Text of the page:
RN: You seem very passionate about the work you have done with your Nation of Neighbors grant. What sparked your interest in your program and why did you decide to pursue it?
SE: I was diagnosed with breast cancer in 2009. I was fortunate to have had a lumpectomy followed by a week of radiation. But everything was scary to me. When my husband, Brian, was taking me to my radiation treatments, I mentioned a couple of times that “they” needed to have a “bag of hope” for women going through this. Brian told me Royal Neighbors has chapters that can be dedicated to helping a cause and it would be a great way for me to live out my passion…to help other women going through their breast cancer journey. About a year and a half post treatment, Brian nominated me for a Nation of Neighbors award. That was thrilling for me to be able to have the means to start my dream of helping other women.
RN: What has been your proudest moment in connection to your Nation of Neighbors grant?
SE: When I was able to deliver my first Hope Bag. I took time to determine what would go into the bags. I thought of what I would have wanted when I was going through my journey. I wasn’t really sure what I was going to say to the recipient. When she opened the door of her house, she had a big smile and was happy to invite me in. I encouraged her to talk about what she was going through. Then I gave her the bag. I went through each item and shared what it meant. She was so thankful and grateful that someone would actually take the time to visit her who understood what she was going through and really cared about her. After a loving hug, I left. I almost cried when I left her home.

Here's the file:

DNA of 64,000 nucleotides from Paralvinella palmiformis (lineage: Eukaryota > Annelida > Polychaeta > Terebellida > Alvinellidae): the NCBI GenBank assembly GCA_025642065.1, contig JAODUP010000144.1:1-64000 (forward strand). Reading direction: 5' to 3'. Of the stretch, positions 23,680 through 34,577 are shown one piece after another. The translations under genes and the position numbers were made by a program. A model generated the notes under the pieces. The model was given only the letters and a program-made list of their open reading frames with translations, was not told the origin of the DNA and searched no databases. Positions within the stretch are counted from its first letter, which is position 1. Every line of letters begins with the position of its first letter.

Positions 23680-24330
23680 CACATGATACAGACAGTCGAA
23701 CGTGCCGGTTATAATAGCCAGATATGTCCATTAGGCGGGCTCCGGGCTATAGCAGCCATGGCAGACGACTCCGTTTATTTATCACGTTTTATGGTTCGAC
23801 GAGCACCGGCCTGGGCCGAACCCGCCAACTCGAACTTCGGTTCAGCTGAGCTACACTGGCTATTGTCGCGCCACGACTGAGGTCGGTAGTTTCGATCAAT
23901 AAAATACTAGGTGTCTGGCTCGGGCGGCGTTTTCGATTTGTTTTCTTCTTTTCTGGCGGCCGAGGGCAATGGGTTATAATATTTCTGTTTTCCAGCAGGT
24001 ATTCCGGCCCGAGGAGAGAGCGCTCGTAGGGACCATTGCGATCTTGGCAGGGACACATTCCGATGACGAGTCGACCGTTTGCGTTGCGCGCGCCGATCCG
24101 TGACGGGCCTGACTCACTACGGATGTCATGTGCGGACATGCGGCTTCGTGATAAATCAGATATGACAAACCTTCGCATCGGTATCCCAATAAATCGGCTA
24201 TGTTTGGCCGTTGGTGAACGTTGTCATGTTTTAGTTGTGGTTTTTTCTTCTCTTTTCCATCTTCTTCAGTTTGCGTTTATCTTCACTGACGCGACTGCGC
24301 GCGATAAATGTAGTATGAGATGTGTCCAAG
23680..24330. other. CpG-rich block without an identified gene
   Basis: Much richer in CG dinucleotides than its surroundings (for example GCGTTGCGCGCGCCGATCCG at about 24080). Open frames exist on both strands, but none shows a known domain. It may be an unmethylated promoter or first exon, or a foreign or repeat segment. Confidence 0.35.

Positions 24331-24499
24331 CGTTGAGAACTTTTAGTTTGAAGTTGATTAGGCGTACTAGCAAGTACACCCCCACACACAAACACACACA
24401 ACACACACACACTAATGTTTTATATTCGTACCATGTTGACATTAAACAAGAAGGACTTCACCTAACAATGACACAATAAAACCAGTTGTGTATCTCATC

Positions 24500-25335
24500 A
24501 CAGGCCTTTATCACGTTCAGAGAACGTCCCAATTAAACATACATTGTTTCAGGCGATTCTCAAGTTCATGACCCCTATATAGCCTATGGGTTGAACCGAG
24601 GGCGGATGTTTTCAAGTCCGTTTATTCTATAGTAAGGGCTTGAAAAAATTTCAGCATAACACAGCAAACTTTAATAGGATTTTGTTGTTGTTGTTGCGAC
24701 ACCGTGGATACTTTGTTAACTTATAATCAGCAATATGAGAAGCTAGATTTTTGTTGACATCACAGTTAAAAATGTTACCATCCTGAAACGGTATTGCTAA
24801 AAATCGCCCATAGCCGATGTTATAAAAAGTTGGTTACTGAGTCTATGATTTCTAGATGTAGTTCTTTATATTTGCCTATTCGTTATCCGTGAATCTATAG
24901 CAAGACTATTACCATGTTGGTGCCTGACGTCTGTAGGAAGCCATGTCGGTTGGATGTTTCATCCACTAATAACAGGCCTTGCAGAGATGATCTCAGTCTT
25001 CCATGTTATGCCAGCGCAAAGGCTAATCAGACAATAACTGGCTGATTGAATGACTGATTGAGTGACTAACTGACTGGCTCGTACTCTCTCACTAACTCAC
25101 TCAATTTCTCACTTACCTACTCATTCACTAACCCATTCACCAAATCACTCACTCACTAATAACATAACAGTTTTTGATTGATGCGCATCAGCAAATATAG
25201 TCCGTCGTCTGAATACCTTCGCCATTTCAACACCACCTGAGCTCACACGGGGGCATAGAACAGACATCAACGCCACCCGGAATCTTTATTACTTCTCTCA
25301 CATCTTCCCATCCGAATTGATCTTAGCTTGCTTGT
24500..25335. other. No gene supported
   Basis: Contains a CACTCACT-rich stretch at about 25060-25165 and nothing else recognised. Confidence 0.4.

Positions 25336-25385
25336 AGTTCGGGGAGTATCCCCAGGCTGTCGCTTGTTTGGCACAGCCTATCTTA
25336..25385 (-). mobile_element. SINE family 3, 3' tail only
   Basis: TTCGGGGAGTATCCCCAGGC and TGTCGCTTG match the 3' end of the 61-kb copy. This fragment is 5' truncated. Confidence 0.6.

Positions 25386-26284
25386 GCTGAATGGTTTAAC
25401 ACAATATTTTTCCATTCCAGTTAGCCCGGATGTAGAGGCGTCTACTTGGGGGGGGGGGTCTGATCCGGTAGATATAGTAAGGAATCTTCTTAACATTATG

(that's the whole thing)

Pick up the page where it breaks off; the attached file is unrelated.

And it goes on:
RN: What was your biggest obstacle?SE: My biggest obstacle is TIME. I would love to be able to manage My Hope Bag full time. There is such a need. Having a full time job is a necessity, I know, but given the opportunity to be free from a full time job, I would be able to visit more women, hospitals, women’s centers, doctor’s offices and support groups. I would also be able to travel to different parts of the state and encourage others to participate in My Hope Bag. We currently have a Hope Sister program which involves survivors being trained to deliver bags to recipients. The more survivors we can train to be a part of My Hope Bag, the more breast cancer women we are able to reach.
RN: What is your vision for 2016?
SE: To reach more women and walk with them through their breast cancer journey. It is comforting for them to have someone with them who has been through this journey already. Currently we have 12-15 active volunteers. To double that would mean more ability to reach more women. Having our brochure in every doctor’s office in the Phoenix Valley would add to that. The ultimate would be to have administrative funding so we can employ at least two or three full time employees to devote more time to reaching out to newly diagnosed breast cancer women. Then to be able to expand nationwide through a mentoring program to enable others who have a heart for women to duplicate our My Hope Bag organization.